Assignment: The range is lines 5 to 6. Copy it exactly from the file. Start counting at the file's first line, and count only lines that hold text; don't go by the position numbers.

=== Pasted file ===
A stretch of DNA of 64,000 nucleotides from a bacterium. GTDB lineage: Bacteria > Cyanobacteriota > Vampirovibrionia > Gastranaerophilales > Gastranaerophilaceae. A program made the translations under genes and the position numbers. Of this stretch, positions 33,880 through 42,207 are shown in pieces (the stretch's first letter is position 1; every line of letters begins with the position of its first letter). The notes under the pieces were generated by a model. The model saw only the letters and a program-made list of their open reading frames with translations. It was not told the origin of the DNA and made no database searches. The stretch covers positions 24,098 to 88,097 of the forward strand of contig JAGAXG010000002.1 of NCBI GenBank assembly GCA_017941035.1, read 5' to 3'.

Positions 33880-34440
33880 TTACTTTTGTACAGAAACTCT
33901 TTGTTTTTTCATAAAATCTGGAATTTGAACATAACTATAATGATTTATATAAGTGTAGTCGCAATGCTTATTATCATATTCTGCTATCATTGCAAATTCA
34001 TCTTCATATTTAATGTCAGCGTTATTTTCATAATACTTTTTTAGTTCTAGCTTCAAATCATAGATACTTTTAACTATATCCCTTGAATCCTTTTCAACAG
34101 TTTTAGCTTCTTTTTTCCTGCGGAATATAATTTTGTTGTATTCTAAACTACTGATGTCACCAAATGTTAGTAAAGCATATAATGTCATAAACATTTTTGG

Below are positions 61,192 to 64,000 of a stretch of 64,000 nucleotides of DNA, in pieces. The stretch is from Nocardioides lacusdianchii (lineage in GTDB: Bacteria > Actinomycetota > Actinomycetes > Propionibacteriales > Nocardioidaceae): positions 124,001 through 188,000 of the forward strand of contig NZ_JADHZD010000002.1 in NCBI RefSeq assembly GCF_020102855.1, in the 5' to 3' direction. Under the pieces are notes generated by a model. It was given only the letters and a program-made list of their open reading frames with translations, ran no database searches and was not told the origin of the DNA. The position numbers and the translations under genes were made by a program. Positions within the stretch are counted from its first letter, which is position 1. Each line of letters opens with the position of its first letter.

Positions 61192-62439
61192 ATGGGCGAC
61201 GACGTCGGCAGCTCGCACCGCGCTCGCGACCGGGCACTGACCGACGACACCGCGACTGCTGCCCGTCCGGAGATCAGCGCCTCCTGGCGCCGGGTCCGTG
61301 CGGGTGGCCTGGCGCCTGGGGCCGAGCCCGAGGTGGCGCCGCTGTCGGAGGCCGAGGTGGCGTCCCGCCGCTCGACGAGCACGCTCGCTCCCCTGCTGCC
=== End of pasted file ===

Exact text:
34001 TCTTCATATTTAATGTCAGCGTTATTTTCATAATACTTTTTTAGTTCTAGCTTCAAATCATAGATACTTTTAACTATATCCCTTGAATCCTTTTCAACAG
34101 TTTTAGCTTCTTTTTTCCTGCGGAATATAATTTTGTTGTATTCTAAACTACTGATGTCACCAAATGTTAGTAAAGCATATAATGTCATAAACATTTTTGG